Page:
See also Dr. Monique W. Morris, “PUSHOUT Documentary,” perma.cc/YG7C-EYVM; and Samantha Ehrmann, Nina Hyland, and Charles Puzzanchera, Girls in the Juvenile Justice System (Washington, DC: Department of Justice, Office of Juvenile Justice and Delinquency Prevention, 2019), perma.cc/LS8Q-Q55M. In 2019, Pacific Coast states took steps to address these concerns and reform their juvenile justice systems. A movement has developed throughout the country to undermine juvenile justice and eliminate any distinction between juvenile and adult offenders. Over the past two years, nearly all 50 states have revised their juvenile court laws so that more juveniles than adults can be tried and longstanding protections are removed to rehabilitate delinquent children and prevent future crimes. At the federal level, members of Congress have proposed bills to undermine crime prevention programs and use the expiration of the Juvenile Courts and Crime Prevention Act of 1974 last September to dismantle the prevention and rehabilitation goals of the nation`s juvenile justice system. Newsom has signed a number of other bills that are expected to reduce juvenile participation in the criminal justice system, including limiting school suspensions, referring cases to juvenile courts, extending the upper age limit for juvenile detention to 24, and improving access to education for incarcerated juveniles. For a full summary of laws signed by juvenile courts, see Jeremy Loudenback, “California Governor Newsom Vetoes Effort to Shrink State Juvenile Justice Agency,” Chronicle of Social Change, October 14, 2019, perma.cc/X6UP-RCZ6. But he vetoed a bill that would have increased the fees counties must pay the state to send minors into state custody. California SB 284 (2019), perma.cc/6Z5K-AXXW.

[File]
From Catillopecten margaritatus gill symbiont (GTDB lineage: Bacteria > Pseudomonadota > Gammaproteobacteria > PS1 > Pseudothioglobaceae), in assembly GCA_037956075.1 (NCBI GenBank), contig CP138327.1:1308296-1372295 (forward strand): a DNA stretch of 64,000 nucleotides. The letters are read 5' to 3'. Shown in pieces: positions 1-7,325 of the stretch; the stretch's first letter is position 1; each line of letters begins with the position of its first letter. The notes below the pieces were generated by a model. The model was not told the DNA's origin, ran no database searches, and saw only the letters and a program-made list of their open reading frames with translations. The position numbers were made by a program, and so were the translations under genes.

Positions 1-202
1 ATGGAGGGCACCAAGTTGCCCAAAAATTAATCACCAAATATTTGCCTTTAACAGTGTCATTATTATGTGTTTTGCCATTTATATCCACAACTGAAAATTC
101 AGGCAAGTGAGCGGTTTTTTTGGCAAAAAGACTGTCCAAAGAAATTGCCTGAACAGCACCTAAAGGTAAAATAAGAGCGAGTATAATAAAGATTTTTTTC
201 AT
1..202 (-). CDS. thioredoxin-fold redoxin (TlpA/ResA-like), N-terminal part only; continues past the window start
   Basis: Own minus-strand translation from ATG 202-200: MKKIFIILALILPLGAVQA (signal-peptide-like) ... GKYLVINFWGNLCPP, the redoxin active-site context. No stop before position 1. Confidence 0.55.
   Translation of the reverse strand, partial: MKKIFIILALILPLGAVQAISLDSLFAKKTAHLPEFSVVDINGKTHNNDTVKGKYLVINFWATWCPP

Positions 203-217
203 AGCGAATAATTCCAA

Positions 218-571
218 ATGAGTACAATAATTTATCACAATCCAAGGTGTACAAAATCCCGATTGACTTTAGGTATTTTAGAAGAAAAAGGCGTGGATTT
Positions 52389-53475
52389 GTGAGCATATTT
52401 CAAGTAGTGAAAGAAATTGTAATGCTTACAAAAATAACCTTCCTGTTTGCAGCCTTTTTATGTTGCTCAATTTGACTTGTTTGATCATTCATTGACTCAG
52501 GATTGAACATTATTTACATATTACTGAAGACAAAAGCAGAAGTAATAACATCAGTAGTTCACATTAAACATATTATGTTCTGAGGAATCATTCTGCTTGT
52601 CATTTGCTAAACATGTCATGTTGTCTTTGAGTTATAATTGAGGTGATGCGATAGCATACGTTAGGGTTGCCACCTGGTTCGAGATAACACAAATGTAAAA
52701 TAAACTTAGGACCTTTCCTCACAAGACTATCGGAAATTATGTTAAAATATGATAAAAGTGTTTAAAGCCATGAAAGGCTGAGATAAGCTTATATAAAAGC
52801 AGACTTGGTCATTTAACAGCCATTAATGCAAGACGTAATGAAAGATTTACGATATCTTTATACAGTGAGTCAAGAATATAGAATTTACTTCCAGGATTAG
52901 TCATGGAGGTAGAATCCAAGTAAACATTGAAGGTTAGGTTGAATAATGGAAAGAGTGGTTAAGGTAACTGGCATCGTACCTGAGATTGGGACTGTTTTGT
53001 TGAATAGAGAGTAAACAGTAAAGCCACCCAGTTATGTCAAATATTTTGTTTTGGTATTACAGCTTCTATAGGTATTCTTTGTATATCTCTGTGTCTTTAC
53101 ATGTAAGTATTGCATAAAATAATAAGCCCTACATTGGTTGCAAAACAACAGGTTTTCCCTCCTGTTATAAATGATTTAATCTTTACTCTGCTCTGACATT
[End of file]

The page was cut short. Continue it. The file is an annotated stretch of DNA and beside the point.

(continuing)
Proponents had hoped that the higher costs of incarceration would encourage counties to keep minors out of state detention and close to their homes and communities with the intervention of the judiciary, improving their chances of success. Loudenback, “California Governor Newsom Vetoes Effort,” 2019. Vetoing the bill, the governor said he agreed with the principles behind it, but thought it would undermine the proposed Department of Youth and Community Restoration. The lack of due process and constitutional due process in the juvenile justice system – and the potential for children to deprive themselves of liberty for long periods of detention, even in juvenile facilities – were highlighted in the landmark 1967 decision of the U.S. Supreme Court. In the Gault case, in the United States, the Supreme Court noted that the Constitution requires that juveniles accused of delinquency in juvenile courts enjoy the same due process rights as adults accused of crimes, including the right to counsel and the right to confront prosecution witnesses.